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  • Writer's pictureAlba Zazueta

A great night of celebration for the great Scottish poet Robert Burns

A Burns Dinner is a celebration of the life and work of the poet Robert Burns (25 January 1759 – 21 July 1796), author of many Scottish poems, including "Auld Lang Syne".

The dinners are normally held on or near the poet's birthday, January 25, known as Burns Night (Scots: Burns Nicht; Scottish Gaelic: Oidhche na Taigeise; also called Robert Burns Day or Rabbie Burns Day).

The first dinner was held in memoriam at Burns Cottage in Ayrshire by friends of Burns, on 21 July 1801, the fifth anniversary of his death.

Burns Night is considered a key cultural heritage event each year by the Scottish Parliament.

Burns dinners can be formal or informal. Both typically include haggis (a traditional Scottish dish celebrated by Burns in Address to a Haggis), Scotch whiskey, and a recitation of Burns' poetry. Formal dinners are hosted by organizations such as universities, sports clubs, Burns Clubs, Freemasons, or St. Andrew's Societies; occasionally they end with a dance or cèilidh.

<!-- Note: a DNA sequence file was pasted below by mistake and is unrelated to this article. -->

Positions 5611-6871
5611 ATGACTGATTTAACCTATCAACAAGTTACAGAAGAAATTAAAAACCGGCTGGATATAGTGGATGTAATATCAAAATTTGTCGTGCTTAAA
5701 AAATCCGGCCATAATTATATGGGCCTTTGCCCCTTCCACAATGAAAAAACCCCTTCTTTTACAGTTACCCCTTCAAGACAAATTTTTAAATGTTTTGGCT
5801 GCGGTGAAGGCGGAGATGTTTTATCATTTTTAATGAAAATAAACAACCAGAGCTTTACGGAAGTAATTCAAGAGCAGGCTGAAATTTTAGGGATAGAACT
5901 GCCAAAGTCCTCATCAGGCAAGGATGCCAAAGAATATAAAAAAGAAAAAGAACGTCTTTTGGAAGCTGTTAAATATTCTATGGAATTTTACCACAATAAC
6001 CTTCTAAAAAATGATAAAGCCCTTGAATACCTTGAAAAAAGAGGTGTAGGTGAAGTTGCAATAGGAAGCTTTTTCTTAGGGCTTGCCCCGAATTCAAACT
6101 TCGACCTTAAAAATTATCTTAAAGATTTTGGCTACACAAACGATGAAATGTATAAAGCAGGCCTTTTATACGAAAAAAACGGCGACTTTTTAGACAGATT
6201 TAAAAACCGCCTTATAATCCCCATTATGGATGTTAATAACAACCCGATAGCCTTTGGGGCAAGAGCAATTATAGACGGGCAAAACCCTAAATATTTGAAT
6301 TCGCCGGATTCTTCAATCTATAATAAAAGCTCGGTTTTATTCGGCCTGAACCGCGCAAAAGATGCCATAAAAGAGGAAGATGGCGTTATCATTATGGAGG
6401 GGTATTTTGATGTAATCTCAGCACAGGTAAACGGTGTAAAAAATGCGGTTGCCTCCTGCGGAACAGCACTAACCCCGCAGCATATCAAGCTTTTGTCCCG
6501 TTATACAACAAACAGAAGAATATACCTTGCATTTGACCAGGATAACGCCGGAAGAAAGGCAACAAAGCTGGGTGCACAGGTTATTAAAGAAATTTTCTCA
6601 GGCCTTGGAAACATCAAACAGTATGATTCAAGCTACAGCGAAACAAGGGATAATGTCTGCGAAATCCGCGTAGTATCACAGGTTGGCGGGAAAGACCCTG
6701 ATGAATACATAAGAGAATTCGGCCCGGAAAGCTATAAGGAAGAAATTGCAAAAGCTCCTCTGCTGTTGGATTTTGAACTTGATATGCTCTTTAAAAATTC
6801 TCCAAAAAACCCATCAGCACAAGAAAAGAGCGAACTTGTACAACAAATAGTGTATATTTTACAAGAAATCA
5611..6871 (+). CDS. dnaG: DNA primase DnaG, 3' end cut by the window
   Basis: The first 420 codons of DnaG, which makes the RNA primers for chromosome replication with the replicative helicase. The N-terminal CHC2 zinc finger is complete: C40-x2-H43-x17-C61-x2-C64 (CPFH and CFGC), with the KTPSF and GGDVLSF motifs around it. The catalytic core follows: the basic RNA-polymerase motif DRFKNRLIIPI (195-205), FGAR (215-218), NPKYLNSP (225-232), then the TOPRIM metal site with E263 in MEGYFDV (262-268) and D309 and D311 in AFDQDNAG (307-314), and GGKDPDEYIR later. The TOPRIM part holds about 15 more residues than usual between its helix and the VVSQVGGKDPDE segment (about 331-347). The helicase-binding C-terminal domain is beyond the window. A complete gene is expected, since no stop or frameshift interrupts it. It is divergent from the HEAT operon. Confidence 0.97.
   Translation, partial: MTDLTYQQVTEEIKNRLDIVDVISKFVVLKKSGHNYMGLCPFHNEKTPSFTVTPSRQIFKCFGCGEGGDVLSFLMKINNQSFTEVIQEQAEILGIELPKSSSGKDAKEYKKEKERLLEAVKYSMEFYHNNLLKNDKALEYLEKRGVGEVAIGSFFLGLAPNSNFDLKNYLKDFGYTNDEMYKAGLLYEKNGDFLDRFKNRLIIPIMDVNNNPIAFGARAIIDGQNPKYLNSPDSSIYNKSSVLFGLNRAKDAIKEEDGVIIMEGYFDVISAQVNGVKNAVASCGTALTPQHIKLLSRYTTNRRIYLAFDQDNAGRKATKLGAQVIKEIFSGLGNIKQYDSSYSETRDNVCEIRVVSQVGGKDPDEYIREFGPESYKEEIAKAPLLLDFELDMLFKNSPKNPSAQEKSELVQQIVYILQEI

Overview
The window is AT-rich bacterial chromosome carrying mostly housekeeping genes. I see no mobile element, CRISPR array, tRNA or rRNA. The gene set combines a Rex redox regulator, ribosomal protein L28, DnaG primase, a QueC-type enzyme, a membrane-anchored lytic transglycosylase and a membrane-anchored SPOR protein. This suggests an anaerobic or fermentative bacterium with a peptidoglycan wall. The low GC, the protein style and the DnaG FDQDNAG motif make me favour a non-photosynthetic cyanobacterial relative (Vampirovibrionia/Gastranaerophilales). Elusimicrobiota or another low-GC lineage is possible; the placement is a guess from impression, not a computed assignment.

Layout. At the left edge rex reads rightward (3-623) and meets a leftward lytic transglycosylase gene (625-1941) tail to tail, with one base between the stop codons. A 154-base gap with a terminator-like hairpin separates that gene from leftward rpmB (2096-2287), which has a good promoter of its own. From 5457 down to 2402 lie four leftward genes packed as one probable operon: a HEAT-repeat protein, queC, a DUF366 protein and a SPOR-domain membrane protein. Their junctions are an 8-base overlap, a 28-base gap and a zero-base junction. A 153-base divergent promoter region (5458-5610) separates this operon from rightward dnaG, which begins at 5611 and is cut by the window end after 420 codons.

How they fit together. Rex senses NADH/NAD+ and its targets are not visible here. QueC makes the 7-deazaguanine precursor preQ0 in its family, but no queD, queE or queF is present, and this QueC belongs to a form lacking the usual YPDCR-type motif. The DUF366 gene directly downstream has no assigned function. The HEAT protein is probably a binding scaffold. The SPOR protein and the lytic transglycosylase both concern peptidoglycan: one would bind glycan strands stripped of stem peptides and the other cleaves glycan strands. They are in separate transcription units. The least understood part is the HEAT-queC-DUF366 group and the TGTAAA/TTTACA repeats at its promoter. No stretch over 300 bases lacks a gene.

Burns' Dinner must follow a traditional order:

1. Arrival of the guests

2. Host's welcoming speech

3. Selkirk Grace.

4. Piping in the haggis and Address To a Haggis

5. Main course: Obviously haggis with tatis and neeps

6. Loyal toast / Highland toast

7. Immortal memory: a speech remembering some aspect of Burns's life or poetry.

8. Address to the Lassies

9. Reply to the Laddies

10. Works by Burns

11. Scottish country dancing: Occasionally the dinner may conclude with traditional Scottish dancing, venue permitting.

We invite you to listen to the Burns Supper 2023 Official Playlist on Spotify.

You can find the complete Burns Night program in the following QR.

Thank you very much to all who attended this event and to those who did not, we hope to see you next year as well. Slainte!

Yours aye,

The Saint Andrew's Society of Mexico committee



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